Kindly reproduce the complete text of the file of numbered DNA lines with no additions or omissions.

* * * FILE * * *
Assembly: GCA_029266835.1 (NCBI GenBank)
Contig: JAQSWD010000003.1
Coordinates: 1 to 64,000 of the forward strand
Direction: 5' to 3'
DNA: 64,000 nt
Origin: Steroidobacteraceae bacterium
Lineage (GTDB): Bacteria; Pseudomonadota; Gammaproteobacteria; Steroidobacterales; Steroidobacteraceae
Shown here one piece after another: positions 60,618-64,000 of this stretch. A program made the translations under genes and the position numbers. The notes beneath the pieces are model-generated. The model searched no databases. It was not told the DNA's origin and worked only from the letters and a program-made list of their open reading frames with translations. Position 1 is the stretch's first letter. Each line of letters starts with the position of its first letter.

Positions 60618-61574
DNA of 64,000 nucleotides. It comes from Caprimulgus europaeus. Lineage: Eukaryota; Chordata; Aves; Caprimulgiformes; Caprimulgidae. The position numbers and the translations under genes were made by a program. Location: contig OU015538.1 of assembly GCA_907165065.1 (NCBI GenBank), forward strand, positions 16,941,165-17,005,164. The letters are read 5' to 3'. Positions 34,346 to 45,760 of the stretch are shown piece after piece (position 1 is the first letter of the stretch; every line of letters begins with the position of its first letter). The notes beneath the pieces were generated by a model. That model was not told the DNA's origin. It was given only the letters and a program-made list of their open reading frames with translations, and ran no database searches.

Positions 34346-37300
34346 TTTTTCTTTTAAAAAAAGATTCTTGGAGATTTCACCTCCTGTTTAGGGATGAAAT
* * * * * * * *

Assembly: GCA_029266835.1 (NCBI GenBank)
Contig: JAQSWD010000003.1
Coordinates: 1 to 64,000 of the forward strand
Direction: 5' to 3'
DNA: 64,000 nt
Origin: Steroidobacteraceae bacterium
Lineage (GTDB): Bacteria; Pseudomonadota; Gammaproteobacteria; Steroidobacterales; Steroidobacteraceae
Shown here one piece after another: positions 60,618-64,000 of this stretch. A program made the translations under genes and the position numbers. The notes beneath the pieces are model-generated. The model searched no databases. It was not told the DNA's origin and worked only from the letters and a program-made list of their open reading frames with translations. Position 1 is the stretch's first letter. Each line of letters starts with the position of its first letter.

Positions 60618-61574
DNA of 64,000 nucleotides. It comes from Caprimulgus europaeus. Lineage: Eukaryota; Chordata; Aves; Caprimulgiformes; Caprimulgidae. The position numbers and the translations under genes were made by a program. Location: contig OU015538.1 of assembly GCA_907165065.1 (NCBI GenBank), forward strand, positions 16,941,165-17,005,164. The letters are read 5' to 3'. Positions 34,346 to 45,760 of the stretch are shown piece after piece (position 1 is the first letter of the stretch; every line of letters begins with the position of its first letter). The notes beneath the pieces were generated by a model. That model was not told the DNA's origin. It was given only the letters and a program-made list of their open reading frames with translations, and ran no database searches.

Positions 34346-37300
34346 TTTTTCTTTTAAAAAAAGATTCTTGGAGATTTCACCTCCTGTTTAGGGATGAAAT